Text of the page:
Fiduciary Duty

by Nicholas Walsh, PA


Many persons who
find themselves to be
fiduciaries fail to
understand their position.


A farmer had a draft horse to sell and a man from a nearby town was interested. “There’s just two things wrong with that horse,” the farmer told his prospect. “I’ll tell you one now, and one if you buy the horse.” The prospect agreed and asked what the first thing was. “You can’t catch that horse,” the farmer said. “When you want him to work, you’ll spend all morning chasing him.” The prospect thought that was all right, he’d just stable the horse the night before. He paid his cash and asked what the horse’s second fault was, and the answer soon came: “He ain’t worth a damn when you do catch him!”

The Yankee reputation for sharp dealing is fairly earned – I’ve had to watch it even with a few clients – but there’s nothing legally wrong with what the farmer did. Unless, of course, the farmer was the buyer’s fiduciary.

A fiduciary is a person who owes to another the duties of good faith and trust. The resulting duty is highest legal duty of one party to another, with the fiduciary bound to act in the other’s best interests. So if the farmer were the fiduciary of the horse buyer – if, say, the farmer was selling the horse for a probate estate and the buyer was an heir – the farmer would have had a duty to tell the prospective buyer that the horse was worthless. The ordinary, sharp-elbowed rules of commerce do not apply between the fiduciary and the one to whom he owes a fiduciary duty.

I am a fiduciary for my clients. A bank trust officer is a fiduciary for his or her trustees. And the thing is this: You just might be a fiduciary, too, if you are the personal representative (PR) of a probate estate, or the conservator or guardian of a child or disabled person, or even if you are just looking after the affairs of an elderly parent, or disabled person, or child.

For example, suppose you befriend an elderly neighbor, and as the neighbor’s health begins to fail you undertake financial decisions for the neighbor, sign checks for him and so on. Maybe you have power of attorney. You have very likely become the neighbor’s fiduciary, with a fiduciary duty to that person. Same result if you are caring for an elderly parent in a similar manner, or looking after a child’s inherited money. The thing to remember is that it does not take a probate estate or a guardianship order from a court to create the fiduciary duty: Any “confidential relationship,” with one person trusting another to look after him, may be deemed by a court to have created a fiduciary relationship.


While you’re at it,
order red checks.


It’s been my experience in probate litigation that many persons who find themselves to be fiduciaries fail to understand their position, and that leads to trouble. I’ll list a few of the characteristics of the fiduciary duty.

The first is the duty of loyalty. If you are a Personal Representative (executor) or other fiduciary, your decisions must be governed not by any hint of self-interest, but solely by a duty of loyalty. Suppose you are PR to an estate and you are also an heir. If there is a division of personal property to be done by drawing lots, you can’t just decide you go first. If there is money in a trust and you need to decide how to invest it, you can’t decide to lend it to your own business. Basically, a fiduciary cannot use the position to further his or her own interests: “Self-dealing” is a bad violation of the fiduciary duty.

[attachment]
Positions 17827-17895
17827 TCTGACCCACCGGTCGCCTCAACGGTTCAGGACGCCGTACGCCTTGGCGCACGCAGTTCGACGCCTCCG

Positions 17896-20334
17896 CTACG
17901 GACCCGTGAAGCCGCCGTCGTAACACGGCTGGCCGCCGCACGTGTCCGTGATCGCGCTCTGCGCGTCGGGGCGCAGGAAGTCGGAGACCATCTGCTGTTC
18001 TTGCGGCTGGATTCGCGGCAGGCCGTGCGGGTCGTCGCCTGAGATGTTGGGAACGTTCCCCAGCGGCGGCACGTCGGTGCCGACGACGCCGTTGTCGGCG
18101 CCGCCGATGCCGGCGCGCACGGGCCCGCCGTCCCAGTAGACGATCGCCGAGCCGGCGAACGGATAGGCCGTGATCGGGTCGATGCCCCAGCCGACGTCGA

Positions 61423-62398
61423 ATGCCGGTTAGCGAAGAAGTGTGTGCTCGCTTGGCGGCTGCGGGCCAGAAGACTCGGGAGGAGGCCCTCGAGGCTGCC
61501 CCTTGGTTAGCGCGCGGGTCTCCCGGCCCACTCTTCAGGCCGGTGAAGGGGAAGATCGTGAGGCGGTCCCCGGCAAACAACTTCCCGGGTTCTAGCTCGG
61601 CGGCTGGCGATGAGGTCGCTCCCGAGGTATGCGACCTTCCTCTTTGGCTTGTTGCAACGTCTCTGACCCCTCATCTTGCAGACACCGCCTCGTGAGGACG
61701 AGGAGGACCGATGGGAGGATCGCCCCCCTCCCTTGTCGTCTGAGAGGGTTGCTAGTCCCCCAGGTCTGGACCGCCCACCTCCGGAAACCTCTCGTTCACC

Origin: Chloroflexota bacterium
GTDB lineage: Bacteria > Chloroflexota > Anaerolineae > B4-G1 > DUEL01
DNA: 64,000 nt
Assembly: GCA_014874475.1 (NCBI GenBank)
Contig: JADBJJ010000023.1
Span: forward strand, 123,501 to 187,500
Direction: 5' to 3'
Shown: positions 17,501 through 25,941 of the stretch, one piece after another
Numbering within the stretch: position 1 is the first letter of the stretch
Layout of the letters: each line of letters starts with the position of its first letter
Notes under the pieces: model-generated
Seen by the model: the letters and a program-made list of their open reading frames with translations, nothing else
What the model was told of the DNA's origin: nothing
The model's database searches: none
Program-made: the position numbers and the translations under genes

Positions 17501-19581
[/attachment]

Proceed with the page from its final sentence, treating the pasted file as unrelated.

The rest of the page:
The duty of prudence comes next. Although this duty certainly applies to bank trust officers, it also applies to PRs, conservators and anyone else charged with looking after another person’s money. If you are investing, you have an obligation to inform yourself thoroughly of any investment before putting money into it, and basically being very careful with that money. The result is generally conservative investments.

Fiduciaries have the duty of full disclosure. This one trips people up all the time but it can work to the fiduciary’s advantage. A fiduciary can’t hide anything from the persons to whom he or she owes the duty. Suppose you are a PR and the estate owns a camp needing a new roof. Your wife’s nephew could use the work and you want to give him the job. That might be OK, but only if you fully disclose the proposal to the heirs before awarding the contract: price, relationship, everything.

The disclosure obligation is actually useful in forcing compliance to the fiduciary duty, especially for a layperson. To use the PR example again, if you consistently and frequently report to the heirs as to the administration of the estate, in email or other writing, the obligation to fully disclose will keep you on the straight and narrow path. You are unlikely to self-deal or invest imprudently if you are frequently, truthfully and regularly reporting to the heirs. And if you do stray slightly, the fact of prior disclosure may just keep you from trouble.

Among the fiduciary duties is the duty not to comingle money, not to mix up your money with the money entrusted to you. I have seen quite a few estates where the PR didn’t even understand that the estate must have its own bank account, entirely separate from the PR’s personal funds! If you are a PR, please set up a separate account, and call it the “Estate” or “Fiduciary” account, and while you’re at it order red checks, so you’ll be reminded it’s fiduciary money you are dealing with.

One final note: Shareholders in closely held corporations owe each other the fiduciary duty. All the duties described above apply, a fact that is often overlooked.

Stay out of trouble.

Nicholas Walsh is an admiralty attorney with an office in Portland, Maine. He may be reached at 207-772-2191, or


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